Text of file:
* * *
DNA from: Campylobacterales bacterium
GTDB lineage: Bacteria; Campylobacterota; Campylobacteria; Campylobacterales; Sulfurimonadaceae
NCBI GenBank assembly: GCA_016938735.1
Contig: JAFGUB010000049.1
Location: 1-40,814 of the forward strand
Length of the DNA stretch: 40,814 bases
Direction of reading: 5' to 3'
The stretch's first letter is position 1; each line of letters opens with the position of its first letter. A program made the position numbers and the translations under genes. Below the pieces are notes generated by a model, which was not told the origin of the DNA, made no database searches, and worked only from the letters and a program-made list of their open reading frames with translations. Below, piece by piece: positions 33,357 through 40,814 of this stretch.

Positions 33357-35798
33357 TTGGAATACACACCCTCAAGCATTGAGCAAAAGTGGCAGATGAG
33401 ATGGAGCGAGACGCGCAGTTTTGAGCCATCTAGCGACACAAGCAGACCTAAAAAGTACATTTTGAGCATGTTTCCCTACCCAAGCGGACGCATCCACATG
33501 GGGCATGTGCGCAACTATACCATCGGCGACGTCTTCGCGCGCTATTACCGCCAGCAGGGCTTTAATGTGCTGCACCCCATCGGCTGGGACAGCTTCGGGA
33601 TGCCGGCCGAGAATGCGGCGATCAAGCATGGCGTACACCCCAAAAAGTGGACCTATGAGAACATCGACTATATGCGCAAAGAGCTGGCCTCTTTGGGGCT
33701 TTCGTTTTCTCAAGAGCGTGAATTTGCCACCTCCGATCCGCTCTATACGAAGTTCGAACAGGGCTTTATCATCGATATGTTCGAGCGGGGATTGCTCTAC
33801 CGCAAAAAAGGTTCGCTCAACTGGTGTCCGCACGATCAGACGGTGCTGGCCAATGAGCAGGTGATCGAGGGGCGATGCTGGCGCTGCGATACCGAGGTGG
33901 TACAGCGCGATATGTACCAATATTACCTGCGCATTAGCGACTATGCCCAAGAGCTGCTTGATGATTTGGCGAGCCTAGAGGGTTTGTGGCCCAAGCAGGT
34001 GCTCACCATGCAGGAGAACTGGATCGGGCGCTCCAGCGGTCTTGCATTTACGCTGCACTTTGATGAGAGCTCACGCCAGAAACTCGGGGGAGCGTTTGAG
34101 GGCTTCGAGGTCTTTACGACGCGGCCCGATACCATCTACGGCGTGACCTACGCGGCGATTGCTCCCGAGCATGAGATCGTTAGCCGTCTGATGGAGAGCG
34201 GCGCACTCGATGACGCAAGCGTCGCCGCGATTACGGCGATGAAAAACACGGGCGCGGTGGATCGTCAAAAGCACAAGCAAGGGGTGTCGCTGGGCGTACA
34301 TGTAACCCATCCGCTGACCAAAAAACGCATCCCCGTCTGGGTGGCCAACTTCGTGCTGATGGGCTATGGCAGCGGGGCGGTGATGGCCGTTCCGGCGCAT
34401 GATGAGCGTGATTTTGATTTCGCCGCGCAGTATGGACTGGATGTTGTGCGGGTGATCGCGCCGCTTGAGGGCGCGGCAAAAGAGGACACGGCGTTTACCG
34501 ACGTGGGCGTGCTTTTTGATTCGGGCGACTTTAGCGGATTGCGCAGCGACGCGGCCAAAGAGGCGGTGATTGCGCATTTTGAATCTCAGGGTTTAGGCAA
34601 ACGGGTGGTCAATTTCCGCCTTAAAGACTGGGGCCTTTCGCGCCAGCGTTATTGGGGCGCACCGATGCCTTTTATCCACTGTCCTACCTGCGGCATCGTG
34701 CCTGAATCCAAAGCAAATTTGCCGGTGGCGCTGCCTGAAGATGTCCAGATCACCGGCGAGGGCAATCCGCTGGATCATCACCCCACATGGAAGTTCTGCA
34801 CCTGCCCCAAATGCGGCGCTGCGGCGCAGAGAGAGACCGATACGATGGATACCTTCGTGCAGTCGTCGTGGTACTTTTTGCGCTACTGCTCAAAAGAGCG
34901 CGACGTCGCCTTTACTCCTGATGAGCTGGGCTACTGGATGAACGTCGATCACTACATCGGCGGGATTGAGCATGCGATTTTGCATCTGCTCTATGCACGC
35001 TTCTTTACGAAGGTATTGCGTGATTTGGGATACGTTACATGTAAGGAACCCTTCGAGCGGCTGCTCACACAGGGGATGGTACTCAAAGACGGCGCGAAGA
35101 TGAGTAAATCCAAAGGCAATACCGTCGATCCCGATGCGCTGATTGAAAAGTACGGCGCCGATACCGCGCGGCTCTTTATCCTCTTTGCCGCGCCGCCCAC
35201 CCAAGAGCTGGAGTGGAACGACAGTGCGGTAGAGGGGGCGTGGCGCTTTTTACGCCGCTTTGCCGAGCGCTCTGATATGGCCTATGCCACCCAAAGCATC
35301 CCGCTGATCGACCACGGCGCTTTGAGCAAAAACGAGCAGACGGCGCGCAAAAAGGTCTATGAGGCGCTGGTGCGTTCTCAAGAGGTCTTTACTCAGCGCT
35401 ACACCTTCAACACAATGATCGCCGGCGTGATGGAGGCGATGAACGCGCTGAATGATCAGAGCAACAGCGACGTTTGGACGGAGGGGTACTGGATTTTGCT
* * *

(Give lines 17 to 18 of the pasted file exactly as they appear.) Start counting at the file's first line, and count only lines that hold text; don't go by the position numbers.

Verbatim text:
34001 GCTCACCATGCAGGAGAACTGGATCGGGCGCTCCAGCGGTCTTGCATTTACGCTGCACTTTGATGAGAGCTCACGCCAGAAACTCGGGGGAGCGTTTGAG
34101 GGCTTCGAGGTCTTTACGACGCGGCCCGATACCATCTACGGCGTGACCTACGCGGCGATTGCTCCCGAGCATGAGATCGTTAGCCGTCTGATGGAGAGCG